Legislators repeatedly grilled Caldwell and HART Interim Executive Director and CEO Krishniah Murthy on why earlier estimates for the rail line’s true costs were so inaccurate.
Luke reminded them that the Legislature in 2015 had extended the surcharge by five years, which she said amounted to as little as $900 million to as much as $1.5 billion in additional money.
Caldwell said previous cost estimates were “a snapshot” at that time, and he said that he, like many people, struggle with the dramatic increases. But he insisted that the current numbers are more “certain” than the previous ones.
Murthy, speaking of the actions taken by the HART board before he joined it, said, “Apparently, mistakes were made.”
He explained that contracts in 2009, 2010 and 2012 were not “properly vetted” and lacked “clarity,” and so contained inaccuracies.
But Luke and her committee members weren’t satisfied with the answers they were getting, and on several occasions criticized city and HART leaders for not being adequately prepared for the hearing on SB 1183.
“This is the second time the state has bailed out the City and County of Honolulu and HART for the rail project,” Luke said in a statement. “The public and the Legislature has lost faith and confidence in their ability to provide an accurate budget estimate and control costs.”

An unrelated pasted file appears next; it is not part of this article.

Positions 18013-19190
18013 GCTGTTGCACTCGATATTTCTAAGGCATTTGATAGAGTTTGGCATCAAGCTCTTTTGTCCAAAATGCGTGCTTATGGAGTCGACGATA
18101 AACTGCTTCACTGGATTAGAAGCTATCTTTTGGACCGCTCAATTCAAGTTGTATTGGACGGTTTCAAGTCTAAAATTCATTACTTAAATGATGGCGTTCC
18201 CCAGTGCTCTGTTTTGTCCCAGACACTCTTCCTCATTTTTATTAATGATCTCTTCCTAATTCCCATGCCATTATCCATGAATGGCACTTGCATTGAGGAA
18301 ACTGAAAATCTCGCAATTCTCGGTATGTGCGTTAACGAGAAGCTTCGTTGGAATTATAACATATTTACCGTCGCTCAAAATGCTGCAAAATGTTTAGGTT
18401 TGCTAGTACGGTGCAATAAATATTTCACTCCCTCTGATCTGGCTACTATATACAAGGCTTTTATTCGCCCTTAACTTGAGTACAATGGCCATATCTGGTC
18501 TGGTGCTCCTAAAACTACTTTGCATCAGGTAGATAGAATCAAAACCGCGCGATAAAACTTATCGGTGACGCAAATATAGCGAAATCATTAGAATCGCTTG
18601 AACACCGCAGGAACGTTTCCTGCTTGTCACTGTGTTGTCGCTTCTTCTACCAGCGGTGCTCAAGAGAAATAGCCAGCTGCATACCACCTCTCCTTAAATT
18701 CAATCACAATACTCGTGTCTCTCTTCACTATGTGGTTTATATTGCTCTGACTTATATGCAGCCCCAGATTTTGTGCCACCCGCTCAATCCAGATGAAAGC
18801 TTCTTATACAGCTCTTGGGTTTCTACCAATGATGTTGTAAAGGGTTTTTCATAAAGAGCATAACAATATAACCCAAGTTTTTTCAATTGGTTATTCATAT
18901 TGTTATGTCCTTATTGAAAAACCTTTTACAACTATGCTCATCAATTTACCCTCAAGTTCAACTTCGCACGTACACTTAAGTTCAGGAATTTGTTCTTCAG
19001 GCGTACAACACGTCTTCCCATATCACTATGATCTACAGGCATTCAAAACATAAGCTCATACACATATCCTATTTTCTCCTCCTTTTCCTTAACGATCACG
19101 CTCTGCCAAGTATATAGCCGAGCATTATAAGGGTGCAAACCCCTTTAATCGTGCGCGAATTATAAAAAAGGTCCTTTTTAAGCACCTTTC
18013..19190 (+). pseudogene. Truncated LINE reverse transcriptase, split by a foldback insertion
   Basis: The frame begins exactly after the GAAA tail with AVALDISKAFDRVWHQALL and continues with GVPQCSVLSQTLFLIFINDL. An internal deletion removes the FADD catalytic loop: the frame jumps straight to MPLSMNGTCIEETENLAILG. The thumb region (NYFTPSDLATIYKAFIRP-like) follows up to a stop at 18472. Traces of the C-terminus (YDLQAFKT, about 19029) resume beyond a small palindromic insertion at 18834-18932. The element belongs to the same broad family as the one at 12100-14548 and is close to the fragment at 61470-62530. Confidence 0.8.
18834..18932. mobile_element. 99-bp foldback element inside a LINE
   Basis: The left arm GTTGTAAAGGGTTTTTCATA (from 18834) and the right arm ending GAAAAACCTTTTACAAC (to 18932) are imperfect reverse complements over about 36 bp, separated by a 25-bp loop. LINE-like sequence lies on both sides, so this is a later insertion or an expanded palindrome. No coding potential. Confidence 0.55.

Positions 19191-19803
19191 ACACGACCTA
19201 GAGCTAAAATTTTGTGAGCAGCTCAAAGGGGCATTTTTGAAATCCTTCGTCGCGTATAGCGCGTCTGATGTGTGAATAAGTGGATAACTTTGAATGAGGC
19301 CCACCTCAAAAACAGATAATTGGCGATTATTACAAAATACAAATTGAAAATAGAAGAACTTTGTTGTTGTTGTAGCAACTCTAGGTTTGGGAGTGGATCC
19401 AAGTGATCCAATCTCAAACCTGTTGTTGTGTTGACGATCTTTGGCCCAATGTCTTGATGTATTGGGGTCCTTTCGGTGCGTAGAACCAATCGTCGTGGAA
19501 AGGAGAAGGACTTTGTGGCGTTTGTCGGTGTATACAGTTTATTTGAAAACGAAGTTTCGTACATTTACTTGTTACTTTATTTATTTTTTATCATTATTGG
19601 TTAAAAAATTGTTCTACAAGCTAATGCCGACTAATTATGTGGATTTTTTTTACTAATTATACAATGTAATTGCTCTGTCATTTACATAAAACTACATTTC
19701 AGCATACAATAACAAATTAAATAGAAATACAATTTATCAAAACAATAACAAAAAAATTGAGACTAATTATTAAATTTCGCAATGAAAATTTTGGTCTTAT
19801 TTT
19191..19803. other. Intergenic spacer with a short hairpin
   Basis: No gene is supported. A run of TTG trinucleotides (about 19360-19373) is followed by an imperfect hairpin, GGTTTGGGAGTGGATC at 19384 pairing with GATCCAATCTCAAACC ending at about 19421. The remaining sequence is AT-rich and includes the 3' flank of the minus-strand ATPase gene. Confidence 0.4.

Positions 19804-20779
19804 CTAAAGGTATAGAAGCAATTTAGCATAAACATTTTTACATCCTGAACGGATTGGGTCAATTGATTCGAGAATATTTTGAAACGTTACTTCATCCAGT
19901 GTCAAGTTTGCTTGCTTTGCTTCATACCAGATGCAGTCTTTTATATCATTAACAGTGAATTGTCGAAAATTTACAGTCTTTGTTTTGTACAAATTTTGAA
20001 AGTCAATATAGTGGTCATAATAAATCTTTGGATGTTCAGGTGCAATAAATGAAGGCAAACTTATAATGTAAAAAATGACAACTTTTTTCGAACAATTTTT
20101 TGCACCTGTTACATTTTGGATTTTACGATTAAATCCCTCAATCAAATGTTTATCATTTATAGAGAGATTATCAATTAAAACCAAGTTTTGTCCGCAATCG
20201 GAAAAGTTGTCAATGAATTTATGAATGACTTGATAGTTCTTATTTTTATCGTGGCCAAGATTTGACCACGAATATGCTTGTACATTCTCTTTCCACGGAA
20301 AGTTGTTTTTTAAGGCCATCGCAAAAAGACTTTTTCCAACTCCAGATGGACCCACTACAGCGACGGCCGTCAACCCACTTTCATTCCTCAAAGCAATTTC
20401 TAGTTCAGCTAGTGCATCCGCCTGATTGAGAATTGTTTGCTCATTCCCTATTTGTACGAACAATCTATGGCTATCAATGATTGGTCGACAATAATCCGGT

The mayor apologized to the legislators, given that he came before them just two years ago to ask for more money.
At Wednesday’s hearing, members of the Honolulu City Council also asked for the GET surcharge extension and also apologized for the difficult challenge before House Finance.
Chairman Ron Menor reminded lawmakers that he and Councilman Ikaika Anderson recently met with Federal Transit Administration officials, who told them that $1.55 billion in federal support for rail was at risk.
The FTA has set April 30 as the deadline to learn if “plan A” — a fully funded recovery plan for the project — is going to happen, or what constitutes “plan B.”
At the hearing, legislators also heard from many of the same people who testified about previous versions of SB 1183, some reading word for word what they had already submitted in written testimony.